Ice skating, hockey enthusiasts finally getting their rink Much attention is being paid these days to the outdoor ice skating rink being installed by a subsidiary of the San Jose Sharks on Old Bernal Avenue for the coming holiday season. As much fun as that will provide the 10,000-20,000 expected to use it, it was the decision last week by the Planning Commission to approve the design of a permanent twostory, four-rink ice arena in Staples Ranch that will have a long-lasting economic impact for Pleasanton going forward. Like the holiday ice skating rink, this new ice arena will be built and operated by the Sharks’ San Jose Arena Management (SJAM) group. Its location is in a long-planned 17-acre Staples Ranch Community Park, with the Sharks using 8 to 10 acres for the arena and surrounding parking. In its petition to planners, SJAM upped the square footage from the original 116,000 square feet to 141,679, about the size of a typical Home Depot. Only the land lease has yet to be signed with negotiations continuing on how much financial help SJAM will provide for other community sports and park projects that at one time were planned for the Staples Ranch site. SJAM operates all of the facilities associated with the Sharks, including the HP Pavilion where the hockey team plays, and “Sharks Ice” rinks in San Jose and Fremont, which are similar to what the group plans for Pleasanton. The new rink will offer everything related to any type of ice sports. These include both competitive and amateur hockey, hockey and skating teams for boys, girls, men and women, special ice hockey programs for the local high schools, figure skating, recreational skating and also special programs for the disabled. The Sharks’ operators will also sponsor competitive meets that will draw crowds from throughout the region, adding to the economic benefits to Pleasanton. An ice skating facility has been a long time coming to Pleasanton. Many will remember the hot August night nine years ago in the Senior Center when players with the Tri-Valley Blue Devils hockey team, dressed in full uniform, pleaded with the Bernal Task Force to build an ice arena on the newly-acquired Bernal Community Park. That didn’t happen, but the Sharks’ offer to build and operate its own arena here is better for Pleasanton financially and so is the location. The arena site as part of the 124-acre Staples Ranch development project will be built alongside the planned four-lane extension of Stoneridge Drive that will connect to El Charro Road and Livermore. There, a four-lane overpass has just been completed that connects to Dublin with a full interchange at interstate 580. That will allow the thousands of ice skating and ice hockey aficionados to easily reach the new Sharks arena from anywhere in the Bay Area without traveling on Pleasanton streets and Pleasanton fans also to reach the arena on Stoneridge without having to use the freeways. With the Planning Commission’s approval, the Sharks arena plan can now go to the City Council when it considers the full Staples Ranch development in the next few months. ■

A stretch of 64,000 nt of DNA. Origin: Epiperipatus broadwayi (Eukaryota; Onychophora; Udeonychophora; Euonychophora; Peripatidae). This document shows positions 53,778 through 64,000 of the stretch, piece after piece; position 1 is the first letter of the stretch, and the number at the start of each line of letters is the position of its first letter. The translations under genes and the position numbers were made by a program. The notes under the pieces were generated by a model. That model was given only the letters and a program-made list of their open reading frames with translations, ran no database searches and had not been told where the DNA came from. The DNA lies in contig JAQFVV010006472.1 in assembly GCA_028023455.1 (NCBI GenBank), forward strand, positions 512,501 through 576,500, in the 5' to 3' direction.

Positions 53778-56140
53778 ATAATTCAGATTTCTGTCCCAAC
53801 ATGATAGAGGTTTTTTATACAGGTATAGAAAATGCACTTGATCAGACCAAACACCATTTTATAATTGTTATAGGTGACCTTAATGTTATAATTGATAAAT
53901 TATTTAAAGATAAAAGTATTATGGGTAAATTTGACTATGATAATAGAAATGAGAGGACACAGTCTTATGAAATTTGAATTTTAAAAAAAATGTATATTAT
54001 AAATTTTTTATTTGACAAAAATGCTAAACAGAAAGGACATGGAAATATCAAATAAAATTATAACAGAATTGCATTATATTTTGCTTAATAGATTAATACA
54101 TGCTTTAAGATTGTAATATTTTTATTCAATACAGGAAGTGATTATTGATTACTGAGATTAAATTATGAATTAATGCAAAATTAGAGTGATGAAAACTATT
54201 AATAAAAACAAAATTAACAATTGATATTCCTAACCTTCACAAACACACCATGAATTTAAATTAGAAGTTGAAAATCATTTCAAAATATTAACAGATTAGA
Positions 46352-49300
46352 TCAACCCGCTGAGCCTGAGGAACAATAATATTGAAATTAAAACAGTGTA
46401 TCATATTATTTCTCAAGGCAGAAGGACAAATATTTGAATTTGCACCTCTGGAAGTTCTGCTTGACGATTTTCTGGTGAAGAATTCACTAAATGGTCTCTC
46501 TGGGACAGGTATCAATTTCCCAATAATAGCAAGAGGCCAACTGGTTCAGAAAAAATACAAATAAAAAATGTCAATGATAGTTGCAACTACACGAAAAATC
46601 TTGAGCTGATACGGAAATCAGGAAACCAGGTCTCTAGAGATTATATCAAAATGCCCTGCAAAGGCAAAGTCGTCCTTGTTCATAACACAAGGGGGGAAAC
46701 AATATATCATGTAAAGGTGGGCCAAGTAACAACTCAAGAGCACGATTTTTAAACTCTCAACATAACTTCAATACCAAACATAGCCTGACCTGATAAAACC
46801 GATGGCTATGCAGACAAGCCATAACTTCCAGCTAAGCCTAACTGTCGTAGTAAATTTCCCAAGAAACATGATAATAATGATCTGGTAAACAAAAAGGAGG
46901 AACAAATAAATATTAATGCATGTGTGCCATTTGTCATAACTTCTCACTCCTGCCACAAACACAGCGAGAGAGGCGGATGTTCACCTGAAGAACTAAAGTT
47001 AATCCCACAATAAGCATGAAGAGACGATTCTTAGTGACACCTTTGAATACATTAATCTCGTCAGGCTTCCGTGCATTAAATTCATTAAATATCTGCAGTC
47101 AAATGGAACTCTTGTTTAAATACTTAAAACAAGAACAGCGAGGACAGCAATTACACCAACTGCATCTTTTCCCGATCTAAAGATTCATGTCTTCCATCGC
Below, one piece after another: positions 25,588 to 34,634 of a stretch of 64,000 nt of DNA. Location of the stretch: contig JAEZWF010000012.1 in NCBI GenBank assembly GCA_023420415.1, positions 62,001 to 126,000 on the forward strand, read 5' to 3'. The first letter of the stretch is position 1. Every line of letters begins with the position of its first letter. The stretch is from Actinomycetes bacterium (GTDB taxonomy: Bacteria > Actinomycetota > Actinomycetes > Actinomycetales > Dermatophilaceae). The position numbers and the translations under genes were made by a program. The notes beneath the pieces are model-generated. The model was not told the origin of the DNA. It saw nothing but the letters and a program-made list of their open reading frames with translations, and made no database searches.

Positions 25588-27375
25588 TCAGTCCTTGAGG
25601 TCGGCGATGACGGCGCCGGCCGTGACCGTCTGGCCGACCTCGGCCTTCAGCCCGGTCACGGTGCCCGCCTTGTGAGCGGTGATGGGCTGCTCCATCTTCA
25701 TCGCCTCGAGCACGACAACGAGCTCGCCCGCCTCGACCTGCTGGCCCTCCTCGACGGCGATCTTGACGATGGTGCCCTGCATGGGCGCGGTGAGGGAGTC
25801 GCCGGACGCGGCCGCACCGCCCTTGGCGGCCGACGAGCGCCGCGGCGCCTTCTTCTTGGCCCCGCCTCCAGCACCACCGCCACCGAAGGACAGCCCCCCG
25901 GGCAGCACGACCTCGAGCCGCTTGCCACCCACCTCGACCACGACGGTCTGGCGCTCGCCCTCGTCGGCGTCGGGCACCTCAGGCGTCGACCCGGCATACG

LETTERS Library is the crown jewel as far as I’m concerned
McNerney, colleagues stood up for the people
Dear Editor, This letter is to commend the Pleasanton Library for the fine service it provides to the community. Last Sunday, I attended a free 2 p.m. music concert at the library for the first time and had the privilege of meeting Penny Johnson, the events librarian. The house was packed, so not everyone got in. But many, both young and old, did enjoy a superb free hour-hour concert. Where else in town can you see infants in strollers as well as several couples married more than 60 years all enjoying a concert together? Future programs include computer classes, more concerts and a classic movie series, which can be found at www.ci.pleasanton.ca.us/ services/library/programs-eventsadult.html or by speaking to a reference librarian in person or at 931-3400. And, it’s hard to beat the huge selection of free current movies on DVD, which can be reserved. The Pleasanton library is a gem in this community. Louis Rivara
Dear Editor, I was pleased to see that our congressman, Rep. Jerry McNerney, was in the slender majority in the House that passed health care reform on Saturday night. Despite a summer of angry town hall meetings fueled by misinformation from leading conservative figures, and despite pressure from insurance industry lobbyists, McNerney and 219 of his colleagues stood up for their constituents, paving the way for 36 million more Americans to get quality, affordable health care. Let’s hope the Senate has the courage to follow suit so that the United States doesn’t remain the only Western democracy whose citizens don’t have access to medical treatment when they need it. Just as Social Security and Medicare are now accepted parts of the social safety net, in a few years we’ll wonder what all the fuss was about. J.D. Lasica